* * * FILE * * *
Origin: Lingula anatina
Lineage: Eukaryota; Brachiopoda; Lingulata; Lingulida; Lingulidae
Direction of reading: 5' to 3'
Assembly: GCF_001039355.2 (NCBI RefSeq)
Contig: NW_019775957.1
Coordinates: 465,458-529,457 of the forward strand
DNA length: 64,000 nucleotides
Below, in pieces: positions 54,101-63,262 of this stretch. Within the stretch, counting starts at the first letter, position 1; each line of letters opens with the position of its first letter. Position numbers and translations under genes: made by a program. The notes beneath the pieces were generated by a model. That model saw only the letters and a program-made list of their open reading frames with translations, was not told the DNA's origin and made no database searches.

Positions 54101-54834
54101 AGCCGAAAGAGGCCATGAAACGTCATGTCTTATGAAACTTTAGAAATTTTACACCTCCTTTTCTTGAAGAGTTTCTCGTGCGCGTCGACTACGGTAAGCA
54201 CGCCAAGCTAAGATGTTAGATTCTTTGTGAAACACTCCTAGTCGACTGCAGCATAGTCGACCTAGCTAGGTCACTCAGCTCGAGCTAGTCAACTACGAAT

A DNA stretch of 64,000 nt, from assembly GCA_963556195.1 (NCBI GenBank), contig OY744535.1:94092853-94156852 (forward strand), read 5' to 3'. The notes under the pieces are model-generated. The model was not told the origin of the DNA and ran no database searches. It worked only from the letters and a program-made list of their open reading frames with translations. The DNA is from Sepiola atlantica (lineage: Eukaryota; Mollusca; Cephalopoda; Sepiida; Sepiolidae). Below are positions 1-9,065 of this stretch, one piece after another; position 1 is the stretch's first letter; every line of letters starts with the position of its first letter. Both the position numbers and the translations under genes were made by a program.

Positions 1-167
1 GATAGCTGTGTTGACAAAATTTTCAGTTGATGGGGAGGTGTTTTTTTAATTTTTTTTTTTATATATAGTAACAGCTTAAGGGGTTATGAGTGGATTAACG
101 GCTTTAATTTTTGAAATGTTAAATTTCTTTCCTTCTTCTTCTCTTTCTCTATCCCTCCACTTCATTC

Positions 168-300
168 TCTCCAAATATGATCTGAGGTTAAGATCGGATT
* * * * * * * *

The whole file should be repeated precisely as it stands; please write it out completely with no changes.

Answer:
Origin: Lingula anatina
Lineage: Eukaryota; Brachiopoda; Lingulata; Lingulida; Lingulidae
Direction of reading: 5' to 3'
Assembly: GCF_001039355.2 (NCBI RefSeq)
Contig: NW_019775957.1
Coordinates: 465,458-529,457 of the forward strand
DNA length: 64,000 nucleotides
Below, in pieces: positions 54,101-63,262 of this stretch. Within the stretch, counting starts at the first letter, position 1; each line of letters opens with the position of its first letter. Position numbers and translations under genes: made by a program. The notes beneath the pieces were generated by a model. That model saw only the letters and a program-made list of their open reading frames with translations, was not told the DNA's origin and made no database searches.

Positions 54101-54834
54101 AGCCGAAAGAGGCCATGAAACGTCATGTCTTATGAAACTTTAGAAATTTTACACCTCCTTTTCTTGAAGAGTTTCTCGTGCGCGTCGACTACGGTAAGCA
54201 CGCCAAGCTAAGATGTTAGATTCTTTGTGAAACACTCCTAGTCGACTGCAGCATAGTCGACCTAGCTAGGTCACTCAGCTCGAGCTAGTCAACTACGAAT

A DNA stretch of 64,000 nt, from assembly GCA_963556195.1 (NCBI GenBank), contig OY744535.1:94092853-94156852 (forward strand), read 5' to 3'. The notes under the pieces are model-generated. The model was not told the origin of the DNA and ran no database searches. It worked only from the letters and a program-made list of their open reading frames with translations. The DNA is from Sepiola atlantica (lineage: Eukaryota; Mollusca; Cephalopoda; Sepiida; Sepiolidae). Below are positions 1-9,065 of this stretch, one piece after another; position 1 is the stretch's first letter; every line of letters starts with the position of its first letter. Both the position numbers and the translations under genes were made by a program.

Positions 1-167
1 GATAGCTGTGTTGACAAAATTTTCAGTTGATGGGGAGGTGTTTTTTTAATTTTTTTTTTTATATATAGTAACAGCTTAAGGGGTTATGAGTGGATTAACG
101 GCTTTAATTTTTGAAATGTTAAATTTCTTTCCTTCTTCTTCTCTTTCTCTATCCCTCCACTTCATTC

Positions 168-300
168 TCTCCAAATATGATCTGAGGTTAAGATCGGATT